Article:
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anonymous
 one year ago
helpppppppp please.
anonymous
 one year ago
helpppppppp please.

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DanJS
 one year ago
Best ResponseYou've already chosen the best response.0What do you want to do with that?

anonymous
 one year ago
Best ResponseYou've already chosen the best response.0Simplify the trigonometric expression. Show your work.

DanJS
 one year ago
Best ResponseYou've already chosen the best response.0if you want to combine the two fractions, need to multiply by a common denominator

anonymous
 one year ago
Best ResponseYou've already chosen the best response.0okay... idk how to do that?

DanJS
 one year ago
Best ResponseYou've already chosen the best response.0\[[\frac{ 1 }{ 1+\sin \theta }+\frac{ 1 }{ 1\sin \theta }]*\frac{ (1+\sin \theta)(1\sin \theta) }{ (1+\sin \theta)(1\sin \theta) }\]

DanJS
 one year ago
Best ResponseYou've already chosen the best response.0Just multiplying the whole thing by 1... a ratio of something over itself

anonymous
 one year ago
Best ResponseYou've already chosen the best response.0okay.. what does sin o stand for?

anonymous
 one year ago
Best ResponseYou've already chosen the best response.0is it kinda like pi=3.14? does it stand for a number?

anonymous
 one year ago
Best ResponseYou've already chosen the best response.0can u do it step by step and explain..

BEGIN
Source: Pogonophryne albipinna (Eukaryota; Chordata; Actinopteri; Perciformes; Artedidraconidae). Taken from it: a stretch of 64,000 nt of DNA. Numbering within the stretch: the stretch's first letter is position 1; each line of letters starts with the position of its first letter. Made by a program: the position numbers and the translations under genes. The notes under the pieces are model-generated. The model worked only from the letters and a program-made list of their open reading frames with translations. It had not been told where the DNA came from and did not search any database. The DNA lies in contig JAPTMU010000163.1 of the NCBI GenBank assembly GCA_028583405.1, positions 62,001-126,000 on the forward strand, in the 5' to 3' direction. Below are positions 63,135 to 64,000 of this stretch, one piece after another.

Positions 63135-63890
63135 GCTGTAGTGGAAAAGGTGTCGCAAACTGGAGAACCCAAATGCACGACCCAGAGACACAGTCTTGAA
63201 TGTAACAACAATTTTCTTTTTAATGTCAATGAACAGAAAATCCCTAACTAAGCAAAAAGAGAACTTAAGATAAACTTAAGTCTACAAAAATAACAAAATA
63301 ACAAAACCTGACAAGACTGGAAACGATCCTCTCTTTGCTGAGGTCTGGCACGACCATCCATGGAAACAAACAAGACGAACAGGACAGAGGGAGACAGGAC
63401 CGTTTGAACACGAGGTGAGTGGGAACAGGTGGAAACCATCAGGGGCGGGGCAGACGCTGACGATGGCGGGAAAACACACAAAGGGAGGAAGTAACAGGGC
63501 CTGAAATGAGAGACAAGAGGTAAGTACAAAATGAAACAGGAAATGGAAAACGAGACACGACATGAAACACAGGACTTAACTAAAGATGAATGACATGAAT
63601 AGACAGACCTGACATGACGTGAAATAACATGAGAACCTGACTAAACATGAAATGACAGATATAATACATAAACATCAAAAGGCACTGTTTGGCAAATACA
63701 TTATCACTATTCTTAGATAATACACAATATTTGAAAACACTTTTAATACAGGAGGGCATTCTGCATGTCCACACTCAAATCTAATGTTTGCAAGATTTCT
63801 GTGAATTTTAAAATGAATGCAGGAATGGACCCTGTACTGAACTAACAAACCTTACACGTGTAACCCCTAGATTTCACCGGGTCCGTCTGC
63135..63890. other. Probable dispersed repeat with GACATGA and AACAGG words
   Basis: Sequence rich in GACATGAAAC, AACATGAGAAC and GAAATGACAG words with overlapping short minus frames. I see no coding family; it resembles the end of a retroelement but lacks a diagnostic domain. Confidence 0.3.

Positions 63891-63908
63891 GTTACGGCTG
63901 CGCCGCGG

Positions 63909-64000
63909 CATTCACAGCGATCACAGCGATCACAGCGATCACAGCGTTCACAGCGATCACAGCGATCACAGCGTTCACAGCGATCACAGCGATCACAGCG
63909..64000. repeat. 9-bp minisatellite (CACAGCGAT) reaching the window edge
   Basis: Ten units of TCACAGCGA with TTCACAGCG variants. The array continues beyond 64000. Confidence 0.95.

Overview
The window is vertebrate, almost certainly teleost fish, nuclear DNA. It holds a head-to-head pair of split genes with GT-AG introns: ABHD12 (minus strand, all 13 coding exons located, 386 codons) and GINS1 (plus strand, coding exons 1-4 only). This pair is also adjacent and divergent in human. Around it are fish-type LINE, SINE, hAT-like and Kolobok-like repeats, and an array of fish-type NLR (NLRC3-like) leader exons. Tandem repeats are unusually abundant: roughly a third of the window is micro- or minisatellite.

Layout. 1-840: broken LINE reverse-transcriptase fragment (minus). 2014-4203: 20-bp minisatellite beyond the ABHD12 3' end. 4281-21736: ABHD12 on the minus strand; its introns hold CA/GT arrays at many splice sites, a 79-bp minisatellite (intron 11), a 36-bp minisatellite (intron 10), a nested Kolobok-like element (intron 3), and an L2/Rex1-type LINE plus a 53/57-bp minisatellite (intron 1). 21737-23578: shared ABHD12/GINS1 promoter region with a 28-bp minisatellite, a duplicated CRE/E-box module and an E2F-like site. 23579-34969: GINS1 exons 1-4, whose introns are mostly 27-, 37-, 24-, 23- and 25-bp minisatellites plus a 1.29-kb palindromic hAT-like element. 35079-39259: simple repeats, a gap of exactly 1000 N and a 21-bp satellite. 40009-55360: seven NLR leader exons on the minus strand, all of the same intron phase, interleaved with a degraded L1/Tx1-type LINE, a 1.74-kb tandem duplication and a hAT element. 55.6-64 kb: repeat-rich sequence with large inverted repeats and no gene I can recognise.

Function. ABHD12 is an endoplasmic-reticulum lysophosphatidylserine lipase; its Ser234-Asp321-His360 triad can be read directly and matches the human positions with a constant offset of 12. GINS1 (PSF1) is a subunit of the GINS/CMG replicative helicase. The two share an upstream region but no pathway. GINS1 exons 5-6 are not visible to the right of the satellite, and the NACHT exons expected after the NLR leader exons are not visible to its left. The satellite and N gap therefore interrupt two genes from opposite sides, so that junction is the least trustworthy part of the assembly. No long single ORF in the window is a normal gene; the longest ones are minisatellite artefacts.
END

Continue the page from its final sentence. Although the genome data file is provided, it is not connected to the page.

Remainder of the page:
anonymous
 one year ago
Best ResponseYou've already chosen the best response.0\(\bf \cfrac{1}{1+sin(\theta)}+\cfrac{1}{1sin(\theta)}\impliedby LCD\to [1+sin(\theta)][1sin(\theta)] \\ \quad \\ \cfrac{(1sin(\theta))+(1+sin(\theta))}{[1+sin(\theta)][1sin(\theta)]}\implies \cfrac{1\cancel{sin(\theta)}+1\cancel{+sin(\theta)}}{[1+sin(\theta)][1sin(\theta)]} \\ \quad \\ \\ \textit{difference of squares} \\ \quad \\ (ab)(a+b) = a^2b^2\qquad \qquad a^2b^2 = (ab)(a+b)\qquad thus\\  \\ \quad \\ \cfrac{1\cancel{sin(\theta)}+1\cancel{+sin(\theta)}}{{\color{brown}{ [1^2sin^2(\theta)] }}}\implies \cfrac{2}{{\color{brown}{ cos^2(\theta)}}} \\ \quad \\ 2\cdot \cfrac{1}{cos^2(\theta)}\implies 2sec^2(\theta)\)

anonymous
 one year ago
Best ResponseYou've already chosen the best response.0the denominator is combined, since it's just a difference of squares and keep in mind that \(\bf sin^2(\theta)+cos^2(\theta)=1\implies sin^2(\theta)={\color{brown}{ 1cos^2(\theta)}}\)

anonymous
 one year ago
Best ResponseYou've already chosen the best response.0woops, darn that came out off lemme redo that

anonymous
 one year ago
Best ResponseYou've already chosen the best response.0\(\bf sin^2(\theta)+cos^2(\theta)=1\implies cos^2(\theta)={\color{brown}{ 1sin^2(\theta)}}\) rather
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